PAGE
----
Crypto-miners on Webservers Part 1

So in my day to day work I come across many servers that have been compromised. Far and away the majority of these compromises use either phishing or spam as their monetization method. In the past year or two crypto ransomware has been on the rise, however in the last 12 months I have come across only single instance of a ransom-wared server. There’s another piece of crypto though that has seemed to be on the rise from my experience. That is malicious crypto-mining.

With Bitcoin hitting 16K this past week the timing seems almost to convenient for this appearance. As such I took it upon myself to dig some data points out of the compromises that I could get data on.

First for web servers the miner focus on the Monero currency. This particular currency is preferred over bitcoin as the processing power required to mine bitcoin is so intense that most bitcoin mining is performed on optimized ASIC‘s at this point. Monero on the other hand is well tuned for mining on general CPU’s something that are often more powerful on servers than endpoints.

The majority of miners at this point participate in pooled mining, this allow them to form a network to increase their chances of finding a new block of the blockchain and then they get paid out based on their contributions. This is the method observed in the cases outlined here. And is seems to make sense as a reasonable way to monetize a compromised server. Lets dig into the data.

In this case we have records from 17 incidents from the last 12 month period. In some of these instances there were multiple compromises, or more than a single method used. However some trends in the data are quickly apparent.

Below are the mining pools used in the incidents investigated.

Below are the ports used to communicate with the mining pools.

So the data shows that in the incidents investigated the majority were communicating with the pool over port 3333.

The most commonly observed method of running the malicious miners appeared to be compiled php binaries running in /tmp on servers, an example of one below:

[root@host public_html]# cat /tmp/php0lvovH.c
 threads = 16

mine = stratum+tcp://

The file presented here is the pre-compiled file. Which is most commonly present alongside the compiled binary. The syntax used heavily indicates that they are using the YAM miner which is currently hosted on the MEGA file sharing service.

YAM Miner (by yvg1900) CPU MEGA Twitter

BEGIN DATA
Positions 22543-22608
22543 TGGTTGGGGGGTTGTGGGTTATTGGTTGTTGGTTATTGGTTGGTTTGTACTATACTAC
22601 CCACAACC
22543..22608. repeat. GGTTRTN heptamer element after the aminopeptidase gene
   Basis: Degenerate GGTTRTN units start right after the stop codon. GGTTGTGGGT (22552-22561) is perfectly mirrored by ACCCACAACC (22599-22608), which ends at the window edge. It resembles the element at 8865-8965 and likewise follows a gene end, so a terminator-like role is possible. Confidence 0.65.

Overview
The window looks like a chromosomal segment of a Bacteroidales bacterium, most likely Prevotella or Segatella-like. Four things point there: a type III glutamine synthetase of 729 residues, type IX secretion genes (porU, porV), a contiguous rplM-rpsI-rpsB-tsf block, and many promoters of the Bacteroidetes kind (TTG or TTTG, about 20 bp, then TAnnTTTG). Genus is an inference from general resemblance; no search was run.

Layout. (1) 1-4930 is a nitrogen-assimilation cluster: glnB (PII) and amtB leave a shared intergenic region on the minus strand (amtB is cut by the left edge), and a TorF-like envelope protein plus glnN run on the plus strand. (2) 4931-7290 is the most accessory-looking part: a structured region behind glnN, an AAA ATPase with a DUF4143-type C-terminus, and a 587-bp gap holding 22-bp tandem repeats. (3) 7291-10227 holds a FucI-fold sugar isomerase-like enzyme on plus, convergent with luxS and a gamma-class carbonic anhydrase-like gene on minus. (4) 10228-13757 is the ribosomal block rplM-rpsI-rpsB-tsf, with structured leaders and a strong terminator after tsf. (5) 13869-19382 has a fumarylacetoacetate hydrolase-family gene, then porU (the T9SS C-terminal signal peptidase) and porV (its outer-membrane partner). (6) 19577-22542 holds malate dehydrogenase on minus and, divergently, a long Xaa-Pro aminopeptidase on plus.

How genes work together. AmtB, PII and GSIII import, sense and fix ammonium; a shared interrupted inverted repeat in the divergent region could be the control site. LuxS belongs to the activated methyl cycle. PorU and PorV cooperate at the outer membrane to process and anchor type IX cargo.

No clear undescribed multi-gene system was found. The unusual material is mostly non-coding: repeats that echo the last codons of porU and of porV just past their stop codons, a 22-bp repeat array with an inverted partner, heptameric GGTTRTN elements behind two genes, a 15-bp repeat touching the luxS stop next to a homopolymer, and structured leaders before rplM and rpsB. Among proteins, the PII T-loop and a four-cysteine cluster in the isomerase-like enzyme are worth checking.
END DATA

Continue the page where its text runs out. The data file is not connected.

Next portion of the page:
Example: yam -c x -M stratum+tcp://

Grabbing a copy of one of the software packages and sending to VirsusTotal reveals plenty of hits identifying the package as a miner with pretty good detection numbers.

Since these miners are participating in the mining pools these pools allow for the ability to track the profits of the actors.

Of the miners in the data the vast majority had earned between 1.5-1.8 XMR. At the point of writing a single XMR is going on the market for around $280 USD.

However one actor was identified to have mined 1711 XMR, which equates to around $479,080 USD. That is a tidy sum of money. However that particular wallet had the accompanying text present in its results looked up at the pool:

You addresse mining is suspend for botnet usage.Send me email to

This indicates that you may be able to reach out to many mining pool administrators and submit take down requests should you come across a malicious miner on your server.

Overall in the data the returns equated to around $634,000 USD at the current exchange rate. With this kind of money present and until the processing required goes above what a standard intel processor can crunch there seems to be a reasonable incentive to use this as a monetization method for the near future.

Stay tuned for part 2, I’ll be looking at some of the common detection patterns, and methods protect against these kind of compromises.

Find me @laskow26 on twitter.


*while this was an interesting dive, data on these is still from a rather small sample size. Overall this is self selecting and only representative of server detected. I do believe that there’s more of this going on out there. If you have some examples of similar incidents I’d love to add some of that data to my set.

**while rising in incidence, this is still rather rare compared to the amount of servers used as spam or phishing boxes.